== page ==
Folks used to just lap out the necks of regular full length sizing dies. I've got six .308 Win. full length RCBS dies with necks at .332" through .337" depending on what brass I use. I don't turn case necks unless they've got more than 1 thousandths spread in thickness.

    Redding's web site has quite an article on what causes bullets to have a lot of runout. It boils down to one thing; the case neck has to be aligned well with the case body axis before the bullet's seated.
     
  13. Buffalobob

    Buffalobob Writers Guild

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    Measure it at the same place on the neck both times.

    If your neck is out 0.003 then simple geometry says your bullet when seated will be out more than 0.003.

    Couple of standard, cheap, no money spent, fixes to try. They may not work but they are free.

    1. Take the retaining pin out that keeps the shell holder in place and let the shell holder float. You can put a rubber band or O-ring there is you wish.

    2. Take your die in your hand and observe the simple fact that threads on the body are spiraling around at an angle. Grab the lock ring and observe the fact that here is slop and play in it so that it will spin freely around on the die body threads. Reach up and turn the switch to your brain to the "ON"' position. Think for a minute and conclude that it is possible to lock the lock ring in a position that causes the die body to not be straight up vertical. Grab three or four cases and your runout gauge and screw out the expander ball and lay it aside. Start running cases up into the die body and loosing and re-tightening the lock ring to see if you can get the die body to be vertical. Once you are getting straight necks out of the die body then put the expander ball back in and tighten it and run the cases in and see if that problem is cured. If it is not cured then try a sloppy loose expander ball and see if it will pull out straight when it is free to self center. Lube the inside of the neck to reduce binding.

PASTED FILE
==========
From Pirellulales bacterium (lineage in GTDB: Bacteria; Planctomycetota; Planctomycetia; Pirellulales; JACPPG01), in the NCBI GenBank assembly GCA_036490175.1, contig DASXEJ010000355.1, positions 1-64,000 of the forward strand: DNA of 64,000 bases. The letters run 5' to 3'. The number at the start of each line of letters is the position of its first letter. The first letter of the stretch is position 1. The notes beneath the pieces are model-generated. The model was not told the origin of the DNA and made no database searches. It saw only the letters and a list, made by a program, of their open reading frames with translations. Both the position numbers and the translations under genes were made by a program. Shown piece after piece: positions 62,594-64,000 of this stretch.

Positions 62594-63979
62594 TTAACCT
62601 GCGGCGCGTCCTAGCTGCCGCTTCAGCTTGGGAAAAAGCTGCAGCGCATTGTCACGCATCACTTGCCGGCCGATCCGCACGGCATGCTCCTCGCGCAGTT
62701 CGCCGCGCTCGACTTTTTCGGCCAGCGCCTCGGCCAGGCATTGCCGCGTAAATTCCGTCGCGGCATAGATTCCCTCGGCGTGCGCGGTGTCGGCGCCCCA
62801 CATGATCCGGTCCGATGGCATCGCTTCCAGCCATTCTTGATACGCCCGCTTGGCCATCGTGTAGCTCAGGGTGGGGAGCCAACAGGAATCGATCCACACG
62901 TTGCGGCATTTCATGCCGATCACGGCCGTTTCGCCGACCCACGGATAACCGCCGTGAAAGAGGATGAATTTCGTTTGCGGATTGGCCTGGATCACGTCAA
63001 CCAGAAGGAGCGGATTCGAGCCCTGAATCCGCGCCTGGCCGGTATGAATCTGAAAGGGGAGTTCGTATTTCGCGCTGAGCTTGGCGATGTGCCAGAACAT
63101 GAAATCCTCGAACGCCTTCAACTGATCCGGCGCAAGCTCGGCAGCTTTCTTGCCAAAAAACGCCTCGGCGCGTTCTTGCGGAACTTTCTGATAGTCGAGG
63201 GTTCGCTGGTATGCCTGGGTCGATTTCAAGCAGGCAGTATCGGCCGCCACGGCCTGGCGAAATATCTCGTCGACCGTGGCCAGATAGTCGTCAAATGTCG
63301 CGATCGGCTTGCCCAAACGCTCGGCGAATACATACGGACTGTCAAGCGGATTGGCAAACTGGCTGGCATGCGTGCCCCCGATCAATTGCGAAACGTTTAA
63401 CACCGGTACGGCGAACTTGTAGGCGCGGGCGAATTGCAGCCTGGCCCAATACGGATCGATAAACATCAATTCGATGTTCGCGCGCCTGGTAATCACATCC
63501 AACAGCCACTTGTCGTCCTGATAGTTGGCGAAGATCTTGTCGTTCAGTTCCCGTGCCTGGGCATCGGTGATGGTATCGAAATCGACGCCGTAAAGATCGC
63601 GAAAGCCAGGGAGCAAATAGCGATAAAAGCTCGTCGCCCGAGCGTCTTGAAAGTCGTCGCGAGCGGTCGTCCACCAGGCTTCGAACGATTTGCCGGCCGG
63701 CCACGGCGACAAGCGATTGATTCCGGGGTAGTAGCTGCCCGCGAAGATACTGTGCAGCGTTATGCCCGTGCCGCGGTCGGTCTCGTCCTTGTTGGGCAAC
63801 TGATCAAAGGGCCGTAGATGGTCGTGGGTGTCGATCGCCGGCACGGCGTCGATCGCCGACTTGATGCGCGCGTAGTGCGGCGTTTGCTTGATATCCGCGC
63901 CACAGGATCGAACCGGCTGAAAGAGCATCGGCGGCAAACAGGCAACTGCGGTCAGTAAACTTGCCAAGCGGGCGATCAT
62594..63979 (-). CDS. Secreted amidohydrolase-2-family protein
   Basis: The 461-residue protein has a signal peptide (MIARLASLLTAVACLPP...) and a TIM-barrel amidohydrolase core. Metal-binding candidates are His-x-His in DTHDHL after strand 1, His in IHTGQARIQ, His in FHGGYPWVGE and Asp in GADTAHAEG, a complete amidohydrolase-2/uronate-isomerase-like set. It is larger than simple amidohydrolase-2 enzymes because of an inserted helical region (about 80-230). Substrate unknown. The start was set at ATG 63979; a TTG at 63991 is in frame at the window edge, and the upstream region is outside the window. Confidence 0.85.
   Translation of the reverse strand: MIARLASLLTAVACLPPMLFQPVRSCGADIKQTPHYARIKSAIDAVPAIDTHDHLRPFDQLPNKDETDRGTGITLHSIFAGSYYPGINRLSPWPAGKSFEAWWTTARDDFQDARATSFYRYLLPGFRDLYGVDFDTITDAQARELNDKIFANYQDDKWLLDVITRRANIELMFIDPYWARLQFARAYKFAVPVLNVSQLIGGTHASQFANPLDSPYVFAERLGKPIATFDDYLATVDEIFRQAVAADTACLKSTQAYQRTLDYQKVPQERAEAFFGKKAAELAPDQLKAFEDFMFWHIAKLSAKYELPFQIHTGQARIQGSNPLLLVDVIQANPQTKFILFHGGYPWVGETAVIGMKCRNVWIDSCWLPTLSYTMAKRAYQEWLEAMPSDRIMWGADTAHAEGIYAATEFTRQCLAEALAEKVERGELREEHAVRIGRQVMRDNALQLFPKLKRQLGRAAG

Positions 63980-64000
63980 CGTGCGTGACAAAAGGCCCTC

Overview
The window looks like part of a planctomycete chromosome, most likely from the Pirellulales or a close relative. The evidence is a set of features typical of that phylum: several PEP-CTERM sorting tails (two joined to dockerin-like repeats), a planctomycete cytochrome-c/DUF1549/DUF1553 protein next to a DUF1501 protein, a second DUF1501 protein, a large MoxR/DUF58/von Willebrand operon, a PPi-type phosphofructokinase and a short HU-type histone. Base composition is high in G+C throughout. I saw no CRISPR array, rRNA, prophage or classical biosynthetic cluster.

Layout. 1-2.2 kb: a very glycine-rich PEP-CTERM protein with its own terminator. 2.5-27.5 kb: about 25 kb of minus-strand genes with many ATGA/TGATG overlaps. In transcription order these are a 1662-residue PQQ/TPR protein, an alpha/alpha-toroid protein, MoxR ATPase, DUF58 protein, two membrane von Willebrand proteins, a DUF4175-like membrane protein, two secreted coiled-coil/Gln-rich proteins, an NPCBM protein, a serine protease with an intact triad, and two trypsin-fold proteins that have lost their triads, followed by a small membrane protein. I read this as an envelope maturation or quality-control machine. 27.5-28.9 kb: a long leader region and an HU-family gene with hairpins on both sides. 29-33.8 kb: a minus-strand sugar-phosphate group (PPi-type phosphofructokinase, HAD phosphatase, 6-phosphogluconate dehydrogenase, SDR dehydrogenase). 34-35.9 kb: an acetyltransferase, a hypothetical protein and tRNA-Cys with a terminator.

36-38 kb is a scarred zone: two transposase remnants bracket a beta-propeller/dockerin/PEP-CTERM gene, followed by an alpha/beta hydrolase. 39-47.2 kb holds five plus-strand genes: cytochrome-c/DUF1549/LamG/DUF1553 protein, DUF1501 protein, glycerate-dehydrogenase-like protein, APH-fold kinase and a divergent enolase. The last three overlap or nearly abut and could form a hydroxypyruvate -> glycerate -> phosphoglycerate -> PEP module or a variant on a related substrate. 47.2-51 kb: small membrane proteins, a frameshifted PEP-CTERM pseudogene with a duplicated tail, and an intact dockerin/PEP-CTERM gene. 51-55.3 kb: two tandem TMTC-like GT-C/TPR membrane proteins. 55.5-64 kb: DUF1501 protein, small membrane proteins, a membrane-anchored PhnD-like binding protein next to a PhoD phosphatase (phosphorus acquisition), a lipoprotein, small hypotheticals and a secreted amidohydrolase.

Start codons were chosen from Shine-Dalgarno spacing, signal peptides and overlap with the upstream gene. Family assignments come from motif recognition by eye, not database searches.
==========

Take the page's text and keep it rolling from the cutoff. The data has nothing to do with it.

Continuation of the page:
May not fix your problems but it will get you some practice setting up your press and dies properly.
     
  14. flashhole

    flashhole Well-Known Member

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    Hornady sells a tapered expander for RCBS dies. You might try one of these prior to getting a custom die made or even get another sizing die.

    You might also try aligning your existing expander to the die with a known good case. Loosen the expander assembly and the die so it's not locked, run the brass up into the die, ensure the decapping pin is protruding through the flash hole, then tighten the die then the expander assembly.

    You could also use a dry lube on the case neck. I use powdered graphite in a small container of #9 shot. Plunge the neck in a couple of times and you get enough graphite to reduce friction.